Today was my first seminar on the Four Critical Principles to Surviving a Recession (click here to read a short article about the Four Principles). And I was very pleased how it turned out. It was a smaller crowd than I expected, but the discussions were open and lively. And I think every one that attended learned something new from it.
The lesson I personally learned was the subtle, but significant difference between "Deposits" and "Retainers". Specifically, while discussing how to increase cash flow, I had suggested the idea of getting deposits for future work or even going into a retainer agreement with clients. The truth is, I hadn't really given the difference between the two terms a whole lot of thought. I understood that retainers implied a "hold of time" for the client, but had really thought much more about it, except that some professionals, like lawyers, accountants and coaches liked to work on "Retainer" while contractors tended to work with "Deposits".
The truth is that the two items have a very strong difference when it comes to "refundability" in the eyes of the court (in many instances). Now, don't get me wrong - I'm not a lawyer and even if I was, I wouldn't give legal advice through a blog. But I found the difference between the two words quite interesting and wanted to share it with you.
As it turns out, both terms are used for pre-payments of service. But, what I hadn't realized is that it is somewhat accepted that when it comes to "refundability", Deposits are considered to be refundable for services "not" rendered, whereas Retainers are not.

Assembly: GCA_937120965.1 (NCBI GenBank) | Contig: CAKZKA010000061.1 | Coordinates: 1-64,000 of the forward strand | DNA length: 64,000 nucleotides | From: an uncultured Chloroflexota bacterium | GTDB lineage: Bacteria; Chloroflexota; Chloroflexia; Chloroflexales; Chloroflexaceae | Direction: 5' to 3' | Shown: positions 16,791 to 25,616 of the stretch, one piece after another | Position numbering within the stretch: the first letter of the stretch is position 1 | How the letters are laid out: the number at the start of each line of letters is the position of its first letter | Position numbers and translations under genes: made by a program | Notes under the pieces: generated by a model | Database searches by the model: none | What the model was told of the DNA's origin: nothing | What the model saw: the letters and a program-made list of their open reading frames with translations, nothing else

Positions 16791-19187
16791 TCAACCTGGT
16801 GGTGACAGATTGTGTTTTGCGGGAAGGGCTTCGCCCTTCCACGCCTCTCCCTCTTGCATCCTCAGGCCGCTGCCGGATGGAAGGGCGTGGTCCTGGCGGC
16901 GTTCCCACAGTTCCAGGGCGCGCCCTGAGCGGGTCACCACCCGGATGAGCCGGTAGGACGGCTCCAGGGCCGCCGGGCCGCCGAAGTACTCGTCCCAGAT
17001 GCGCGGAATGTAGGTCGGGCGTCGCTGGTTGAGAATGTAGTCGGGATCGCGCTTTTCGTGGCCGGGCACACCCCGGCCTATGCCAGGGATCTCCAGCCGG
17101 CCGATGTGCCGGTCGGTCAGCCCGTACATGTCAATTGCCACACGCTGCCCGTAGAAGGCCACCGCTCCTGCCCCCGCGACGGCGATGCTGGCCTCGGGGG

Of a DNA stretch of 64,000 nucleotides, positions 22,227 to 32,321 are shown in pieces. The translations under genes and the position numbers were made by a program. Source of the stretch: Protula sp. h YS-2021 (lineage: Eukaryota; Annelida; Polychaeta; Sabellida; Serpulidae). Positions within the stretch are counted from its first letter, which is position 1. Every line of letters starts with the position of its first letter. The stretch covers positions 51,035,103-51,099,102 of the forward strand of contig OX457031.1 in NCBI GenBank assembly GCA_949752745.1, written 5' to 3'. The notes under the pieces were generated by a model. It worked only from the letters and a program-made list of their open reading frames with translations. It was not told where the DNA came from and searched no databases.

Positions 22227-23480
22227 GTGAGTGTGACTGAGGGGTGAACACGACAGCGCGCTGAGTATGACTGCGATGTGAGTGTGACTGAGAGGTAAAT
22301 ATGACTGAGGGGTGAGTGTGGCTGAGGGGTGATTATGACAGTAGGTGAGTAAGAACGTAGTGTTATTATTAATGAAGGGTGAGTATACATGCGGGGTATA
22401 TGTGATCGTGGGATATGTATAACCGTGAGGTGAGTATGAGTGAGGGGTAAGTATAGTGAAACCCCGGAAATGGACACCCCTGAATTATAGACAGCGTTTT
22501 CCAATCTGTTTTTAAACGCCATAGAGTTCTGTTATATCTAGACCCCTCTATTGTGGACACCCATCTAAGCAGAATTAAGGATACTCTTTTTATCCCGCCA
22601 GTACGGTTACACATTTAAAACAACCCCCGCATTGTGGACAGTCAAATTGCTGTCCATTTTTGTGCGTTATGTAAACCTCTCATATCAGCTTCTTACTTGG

The reason for the difference is because it is considered that when you put someone on "retainer", they are setting aside specific time to provide services to you - time that cannot not be committed to any other client (you own that time). If you choose not to use that time, that is your fault - not the professional's fault. And thus there is no obligation of refund. However, when it comes to deposits, there is no implied guarantee of the professional setting aside time for you to do the work, and thus cancellation (unless specifically annotated is usually considered refundable).
Thanks to all that came to the Seminar.